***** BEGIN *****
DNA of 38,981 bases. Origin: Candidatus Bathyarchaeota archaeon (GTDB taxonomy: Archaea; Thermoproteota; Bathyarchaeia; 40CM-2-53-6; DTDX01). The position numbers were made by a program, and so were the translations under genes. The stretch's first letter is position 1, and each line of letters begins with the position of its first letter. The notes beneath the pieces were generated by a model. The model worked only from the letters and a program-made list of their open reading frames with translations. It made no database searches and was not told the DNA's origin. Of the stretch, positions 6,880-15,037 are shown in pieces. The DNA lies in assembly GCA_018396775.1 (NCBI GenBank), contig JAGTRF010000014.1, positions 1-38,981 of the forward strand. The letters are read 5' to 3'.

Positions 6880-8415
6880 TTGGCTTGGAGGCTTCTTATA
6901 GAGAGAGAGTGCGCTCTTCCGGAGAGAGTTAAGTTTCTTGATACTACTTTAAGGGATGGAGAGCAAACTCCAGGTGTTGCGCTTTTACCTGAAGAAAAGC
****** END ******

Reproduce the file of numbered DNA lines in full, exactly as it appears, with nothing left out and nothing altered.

DNA of 38,981 bases. Origin: Candidatus Bathyarchaeota archaeon (GTDB taxonomy: Archaea; Thermoproteota; Bathyarchaeia; 40CM-2-53-6; DTDX01). The position numbers were made by a program, and so were the translations under genes. The stretch's first letter is position 1, and each line of letters begins with the position of its first letter. The notes beneath the pieces were generated by a model. The model worked only from the letters and a program-made list of their open reading frames with translations. It made no database searches and was not told the DNA's origin. Of the stretch, positions 6,880-15,037 are shown in pieces. The DNA lies in assembly GCA_018396775.1 (NCBI GenBank), contig JAGTRF010000014.1, positions 1-38,981 of the forward strand. The letters are read 5' to 3'.

Positions 6880-8415
6880 TTGGCTTGGAGGCTTCTTATA
6901 GAGAGAGAGTGCGCTCTTCCGGAGAGAGTTAAGTTTCTTGATACTACTTTAAGGGATGGAGAGCAAACTCCAGGTGTTGCGCTTTTACCTGAAGAAAAGC